As a teacher, my students confided in me about many harrowing aspects of their lives. I never crossed the line and shared my biggest problem with them—but now I wish I had.


October 30 • 2:00 PM

How Dark Money Got a Mining Company Everything It Wanted

An accidentally released court filing reveals how one company secretly gave money to a non-profit that helped get favorable mining legislation passed.


October 30 • 12:00 PM

The Halloween Industrial Complex

The scariest thing about Halloween might be just how seriously we take it. For this week’s holiday, Americans of all ages will spend more than $5 billion on disposable costumes and bite-size candy.


October 30 • 10:00 AM

Sky’s the Limit: The Case for Selling Air Rights

Lower taxes and debt, increased revenue for the city, and a much better use of space in already dense environments: Selling air rights and encouraging upward growth seem like no-brainers, but NIMBY resistance and philosophical barriers remain.


October 30 • 9:00 AM

Cycles of Fear and Bias in the Criminal Justice System

Exploring the psychological roots of racial disparity in U.S. prisons.


October 30 • 8:00 AM

How Do You Make a Living, Email Newsletter Writer?

Noah Davis talks to Wait But Why writer Tim Urban about the newsletter concept, the research process, and escaping “money-flushing toilet” status.



October 30 • 6:00 AM

Dreamers of the Carbon-Free Dream

Can California go full-renewable?


October 30 • 5:08 AM

We’re Not So Great at Rejecting Each Other

And it’s probably something we should work on.


October 30 • 4:00 AM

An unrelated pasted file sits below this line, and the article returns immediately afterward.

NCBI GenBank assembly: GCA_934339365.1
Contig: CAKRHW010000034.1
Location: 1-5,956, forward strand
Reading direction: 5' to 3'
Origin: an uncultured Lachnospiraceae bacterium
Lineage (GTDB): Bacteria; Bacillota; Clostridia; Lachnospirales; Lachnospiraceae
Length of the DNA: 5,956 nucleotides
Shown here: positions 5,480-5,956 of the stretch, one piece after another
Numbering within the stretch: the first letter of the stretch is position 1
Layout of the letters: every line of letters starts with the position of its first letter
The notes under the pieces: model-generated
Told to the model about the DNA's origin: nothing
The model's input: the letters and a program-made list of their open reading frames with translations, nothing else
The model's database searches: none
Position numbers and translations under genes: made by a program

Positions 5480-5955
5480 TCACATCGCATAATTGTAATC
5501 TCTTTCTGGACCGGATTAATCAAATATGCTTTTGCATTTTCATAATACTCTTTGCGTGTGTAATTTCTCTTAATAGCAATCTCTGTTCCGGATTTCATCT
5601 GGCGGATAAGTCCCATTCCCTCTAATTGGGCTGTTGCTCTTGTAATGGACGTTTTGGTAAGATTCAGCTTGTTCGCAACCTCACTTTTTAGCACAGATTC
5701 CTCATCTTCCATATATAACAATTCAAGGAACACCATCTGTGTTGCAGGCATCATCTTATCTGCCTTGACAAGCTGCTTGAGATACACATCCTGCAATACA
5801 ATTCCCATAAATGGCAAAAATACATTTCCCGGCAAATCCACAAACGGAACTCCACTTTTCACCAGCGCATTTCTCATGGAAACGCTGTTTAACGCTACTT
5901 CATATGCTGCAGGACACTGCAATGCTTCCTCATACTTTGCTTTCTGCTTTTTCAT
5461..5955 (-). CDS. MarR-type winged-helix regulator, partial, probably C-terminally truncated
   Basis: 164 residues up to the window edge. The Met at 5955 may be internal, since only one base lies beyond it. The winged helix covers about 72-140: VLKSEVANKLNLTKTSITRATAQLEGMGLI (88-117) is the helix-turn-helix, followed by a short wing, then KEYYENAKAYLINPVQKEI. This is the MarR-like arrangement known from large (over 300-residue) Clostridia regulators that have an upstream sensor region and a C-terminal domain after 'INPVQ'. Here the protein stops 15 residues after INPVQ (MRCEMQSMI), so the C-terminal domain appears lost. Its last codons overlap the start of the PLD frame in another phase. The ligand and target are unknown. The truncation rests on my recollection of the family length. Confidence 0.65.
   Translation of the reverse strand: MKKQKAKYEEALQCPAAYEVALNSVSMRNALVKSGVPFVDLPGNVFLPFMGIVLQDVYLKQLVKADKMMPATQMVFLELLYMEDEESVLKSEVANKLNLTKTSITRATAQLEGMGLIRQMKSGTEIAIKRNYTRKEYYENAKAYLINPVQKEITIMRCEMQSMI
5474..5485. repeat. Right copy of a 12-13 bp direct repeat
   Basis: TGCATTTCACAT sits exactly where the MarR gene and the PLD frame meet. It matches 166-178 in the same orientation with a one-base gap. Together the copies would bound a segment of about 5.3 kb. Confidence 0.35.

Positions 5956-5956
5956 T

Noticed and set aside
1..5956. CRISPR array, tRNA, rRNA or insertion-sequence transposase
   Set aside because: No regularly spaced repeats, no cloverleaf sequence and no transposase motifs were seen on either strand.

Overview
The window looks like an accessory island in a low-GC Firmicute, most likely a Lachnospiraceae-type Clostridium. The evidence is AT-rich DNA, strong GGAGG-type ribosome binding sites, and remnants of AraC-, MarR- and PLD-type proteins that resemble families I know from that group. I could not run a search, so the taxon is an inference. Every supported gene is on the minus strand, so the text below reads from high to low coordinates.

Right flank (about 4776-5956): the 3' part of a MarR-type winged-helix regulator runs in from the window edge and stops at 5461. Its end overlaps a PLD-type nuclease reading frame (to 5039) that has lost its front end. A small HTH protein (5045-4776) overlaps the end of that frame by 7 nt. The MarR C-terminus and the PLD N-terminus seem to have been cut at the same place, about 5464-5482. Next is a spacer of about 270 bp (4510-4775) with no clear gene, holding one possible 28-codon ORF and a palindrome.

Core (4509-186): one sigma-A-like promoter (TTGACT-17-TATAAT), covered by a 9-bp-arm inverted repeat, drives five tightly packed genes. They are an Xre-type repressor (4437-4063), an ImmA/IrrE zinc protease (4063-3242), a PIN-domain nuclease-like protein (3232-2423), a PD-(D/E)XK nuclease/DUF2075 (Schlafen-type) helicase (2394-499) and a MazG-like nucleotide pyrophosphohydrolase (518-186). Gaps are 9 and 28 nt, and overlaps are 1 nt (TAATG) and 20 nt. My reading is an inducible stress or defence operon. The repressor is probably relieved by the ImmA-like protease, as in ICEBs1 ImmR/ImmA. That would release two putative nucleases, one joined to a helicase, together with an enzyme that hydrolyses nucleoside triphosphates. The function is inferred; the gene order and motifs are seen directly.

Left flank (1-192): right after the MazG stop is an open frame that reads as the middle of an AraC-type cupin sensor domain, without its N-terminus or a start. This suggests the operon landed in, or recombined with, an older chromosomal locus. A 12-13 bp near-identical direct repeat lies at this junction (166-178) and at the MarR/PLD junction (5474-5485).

He’s Definitely a Liberal—Just Check Out His Brain Scan

New research finds political ideology can be easily determined by examining how one’s brain reacts to disgusting images.


October 29 • 4:00 PM

Should We Prosecute Climate Change Protesters Who Break the Law?

A conversation with Bristol County, Massachusetts, District Attorney Sam Sutter, who dropped steep charges against two climate change protesters.


October 29 • 2:23 PM

Innovation Geography: The Beginning of the End for Silicon Valley

Will a lack of affordable housing hinder the growth of creative start-ups?


October 29 • 2:00 PM

Trapped in the Tobacco Debt Trap

A refinance of Niagara County, New York’s tobacco bonds was good news—but for investors, not taxpayers.


October 29 • 12:00 PM

Purity and Self-Mutilation in Thailand

During the nine-day Phuket Vegetarian Festival, a group of chosen ones known as the mah song torture themselves in order to redirect bad luck and misfortune away from their communities and ensure a year of prosperity.


October 29 • 10:00 AM